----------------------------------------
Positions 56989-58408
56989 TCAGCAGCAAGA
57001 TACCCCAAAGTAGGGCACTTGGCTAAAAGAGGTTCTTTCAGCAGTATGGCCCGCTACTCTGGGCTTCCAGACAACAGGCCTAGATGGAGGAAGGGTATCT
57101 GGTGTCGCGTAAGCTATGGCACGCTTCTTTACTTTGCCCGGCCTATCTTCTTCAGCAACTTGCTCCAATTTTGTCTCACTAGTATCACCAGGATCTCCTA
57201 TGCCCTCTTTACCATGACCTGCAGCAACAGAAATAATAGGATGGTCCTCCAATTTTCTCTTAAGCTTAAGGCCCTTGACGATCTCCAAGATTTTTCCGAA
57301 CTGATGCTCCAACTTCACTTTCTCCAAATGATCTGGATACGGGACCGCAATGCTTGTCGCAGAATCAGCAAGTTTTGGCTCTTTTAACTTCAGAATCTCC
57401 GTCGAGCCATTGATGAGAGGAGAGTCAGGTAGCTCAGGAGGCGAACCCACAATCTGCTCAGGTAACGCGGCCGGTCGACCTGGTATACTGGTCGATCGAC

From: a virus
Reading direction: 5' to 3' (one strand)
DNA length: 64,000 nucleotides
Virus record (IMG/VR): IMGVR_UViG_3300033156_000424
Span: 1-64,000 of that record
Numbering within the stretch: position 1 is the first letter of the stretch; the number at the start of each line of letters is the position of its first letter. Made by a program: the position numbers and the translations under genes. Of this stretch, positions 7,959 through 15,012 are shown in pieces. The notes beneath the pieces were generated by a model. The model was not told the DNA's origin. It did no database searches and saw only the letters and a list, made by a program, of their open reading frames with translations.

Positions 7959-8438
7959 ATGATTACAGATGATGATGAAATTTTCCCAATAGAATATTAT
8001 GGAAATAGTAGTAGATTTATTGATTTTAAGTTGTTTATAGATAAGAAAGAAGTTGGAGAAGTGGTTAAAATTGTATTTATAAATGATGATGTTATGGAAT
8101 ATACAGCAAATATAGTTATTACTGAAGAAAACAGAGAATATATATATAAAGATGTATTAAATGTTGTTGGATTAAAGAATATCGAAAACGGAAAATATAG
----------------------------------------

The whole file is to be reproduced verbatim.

Positions 56989-58408
56989 TCAGCAGCAAGA
57001 TACCCCAAAGTAGGGCACTTGGCTAAAAGAGGTTCTTTCAGCAGTATGGCCCGCTACTCTGGGCTTCCAGACAACAGGCCTAGATGGAGGAAGGGTATCT
57101 GGTGTCGCGTAAGCTATGGCACGCTTCTTTACTTTGCCCGGCCTATCTTCTTCAGCAACTTGCTCCAATTTTGTCTCACTAGTATCACCAGGATCTCCTA
57201 TGCCCTCTTTACCATGACCTGCAGCAACAGAAATAATAGGATGGTCCTCCAATTTTCTCTTAAGCTTAAGGCCCTTGACGATCTCCAAGATTTTTCCGAA
57301 CTGATGCTCCAACTTCACTTTCTCCAAATGATCTGGATACGGGACCGCAATGCTTGTCGCAGAATCAGCAAGTTTTGGCTCTTTTAACTTCAGAATCTCC
57401 GTCGAGCCATTGATGAGAGGAGAGTCAGGTAGCTCAGGAGGCGAACCCACAATCTGCTCAGGTAACGCGGCCGGTCGACCTGGTATACTGGTCGATCGAC

From: a virus
Reading direction: 5' to 3' (one strand)
DNA length: 64,000 nucleotides
Virus record (IMG/VR): IMGVR_UViG_3300033156_000424
Span: 1-64,000 of that record
Numbering within the stretch: position 1 is the first letter of the stretch; the number at the start of each line of letters is the position of its first letter. Made by a program: the position numbers and the translations under genes. Of this stretch, positions 7,959 through 15,012 are shown in pieces. The notes beneath the pieces were generated by a model. The model was not told the DNA's origin. It did no database searches and saw only the letters and a list, made by a program, of their open reading frames with translations.

Positions 7959-8438
7959 ATGATTACAGATGATGATGAAATTTTCCCAATAGAATATTAT
8001 GGAAATAGTAGTAGATTTATTGATTTTAAGTTGTTTATAGATAAGAAAGAAGTTGGAGAAGTGGTTAAAATTGTATTTATAAATGATGATGTTATGGAAT
8101 ATACAGCAAATATAGTTATTACTGAAGAAAACAGAGAATATATATATAAAGATGTATTAAATGTTGTTGGATTAAAGAATATCGAAAACGGAAAATATAG